Stocks try to reverse recent losses

Equities are up slightly this morning, trying to reverse their recent bearish momentum.

S&P 500 futures are fractionally higher while Europe is down by about 0.5 percent, with the steepest declines in high-risk countries such as Spain and Italy. Asia was mostly lower overnight as well, led by a 1.4 percent drop in Tokyo.

The S&P 500 has been falling sharply since hitting an all-time high of 1897 on Friday morning as investors drain money away from former leaders on the Nasdaq such as Yahoo, Google, and Tesla Motors. It's also come at a time with few catalysts, a week before the first-quarter earnings season begins in earnest.

Emerging markets have gained favor at the same time, with investors returning to Latin American and mainland Chinese equities after avoiding them for more than two years. Shanghai, for instance, bucked the bearish trend overnight by climbing almost 2 percent. The Australian and Canadian dollars are also higher this morning, which tends to correlate with strength in commodities including grains and copper. Nonetheless, there were renewed tensions in eastern Ukraine today, which could hurt emerging-market sentiment.

The rally in global stocks has been matched by gains in energy and basic metals in the United States. Utilities, telecoms, and real-estate investment trusts have also benefited from a widening perception that interest rates will remain low longer than previously expected.

In company-specific news, Ctrip.com rose more than 5 percent after Bloomberg reported that the Chinese company is in talks to merge with a website owned by Baidu. Chemicals maker A. Schulman rose 8 percent after beating profit forecasts and raising full-year guidance. James River Coal lost more than half its value after announcing a long-awaited bankruptcy.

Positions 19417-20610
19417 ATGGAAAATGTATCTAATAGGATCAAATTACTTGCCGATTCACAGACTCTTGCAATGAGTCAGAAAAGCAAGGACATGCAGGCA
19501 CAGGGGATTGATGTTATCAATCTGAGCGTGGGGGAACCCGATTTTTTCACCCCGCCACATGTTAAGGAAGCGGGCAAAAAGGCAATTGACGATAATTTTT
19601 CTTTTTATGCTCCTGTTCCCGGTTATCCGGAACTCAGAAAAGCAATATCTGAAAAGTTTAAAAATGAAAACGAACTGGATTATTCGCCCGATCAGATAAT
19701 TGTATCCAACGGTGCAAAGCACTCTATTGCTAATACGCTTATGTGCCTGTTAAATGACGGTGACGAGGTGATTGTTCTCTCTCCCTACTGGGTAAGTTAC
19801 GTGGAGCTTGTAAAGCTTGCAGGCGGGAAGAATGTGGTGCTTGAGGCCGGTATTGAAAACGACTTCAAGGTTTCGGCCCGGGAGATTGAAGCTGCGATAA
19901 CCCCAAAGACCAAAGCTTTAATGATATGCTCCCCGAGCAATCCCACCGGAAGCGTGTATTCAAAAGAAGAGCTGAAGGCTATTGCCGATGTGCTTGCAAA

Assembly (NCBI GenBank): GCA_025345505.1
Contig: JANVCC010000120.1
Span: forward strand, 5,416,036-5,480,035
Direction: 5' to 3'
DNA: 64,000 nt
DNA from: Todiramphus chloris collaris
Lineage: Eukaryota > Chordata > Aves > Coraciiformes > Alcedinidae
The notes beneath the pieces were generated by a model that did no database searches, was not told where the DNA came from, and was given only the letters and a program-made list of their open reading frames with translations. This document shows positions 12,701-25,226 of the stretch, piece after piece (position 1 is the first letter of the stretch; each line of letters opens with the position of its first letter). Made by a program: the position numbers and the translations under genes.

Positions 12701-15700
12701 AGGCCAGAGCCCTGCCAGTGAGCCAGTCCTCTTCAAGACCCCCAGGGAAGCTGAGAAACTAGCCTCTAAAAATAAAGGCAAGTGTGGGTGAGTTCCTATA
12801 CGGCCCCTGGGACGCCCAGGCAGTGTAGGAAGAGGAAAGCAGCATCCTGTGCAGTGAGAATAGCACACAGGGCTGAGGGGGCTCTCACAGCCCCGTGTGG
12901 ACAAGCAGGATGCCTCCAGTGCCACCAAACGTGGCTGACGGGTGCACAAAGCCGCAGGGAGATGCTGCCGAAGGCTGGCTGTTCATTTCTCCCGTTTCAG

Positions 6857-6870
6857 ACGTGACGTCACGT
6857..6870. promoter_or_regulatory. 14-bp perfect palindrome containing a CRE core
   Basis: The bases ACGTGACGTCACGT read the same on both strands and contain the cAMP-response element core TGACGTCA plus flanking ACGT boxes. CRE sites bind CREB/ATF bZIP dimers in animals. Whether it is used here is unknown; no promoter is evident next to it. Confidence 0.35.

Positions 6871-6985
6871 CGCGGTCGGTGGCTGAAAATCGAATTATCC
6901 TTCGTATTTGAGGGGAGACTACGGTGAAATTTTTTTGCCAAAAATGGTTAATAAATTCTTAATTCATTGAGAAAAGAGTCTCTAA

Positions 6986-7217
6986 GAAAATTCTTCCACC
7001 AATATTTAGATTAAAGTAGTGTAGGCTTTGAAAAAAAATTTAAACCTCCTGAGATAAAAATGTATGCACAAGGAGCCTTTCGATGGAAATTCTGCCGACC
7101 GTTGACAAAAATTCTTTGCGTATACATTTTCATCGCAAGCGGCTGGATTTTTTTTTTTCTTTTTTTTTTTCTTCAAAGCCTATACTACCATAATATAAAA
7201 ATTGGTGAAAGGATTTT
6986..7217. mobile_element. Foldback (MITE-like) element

Yelp and FireEye, two Nasdaq stocks hammered in the recent selloff, after also trying to bounce after getting upgraded by SunTrust and Wedbush respectively. The next big earnings report comes from Alcoa after the closing bell today.

Trading is very mixed in foreign-exchange markets. It's bullish to see the U.S. dollar down across the board, especially against its Australian and Canadian counterparts. But the safe-haven Japanese yen is up across the board, a potential sign of caution.

Energy and precious metals are also advancing about 1 percent. Copper and agricultural products are down slightly.

The views and opinions expressed herein are the views and opinions of the author and do not necessarily reflect those of Nasdaq, Inc.

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The views and opinions expressed herein are the views and opinions of the author and do not necessarily reflect those of Nasdaq, Inc.

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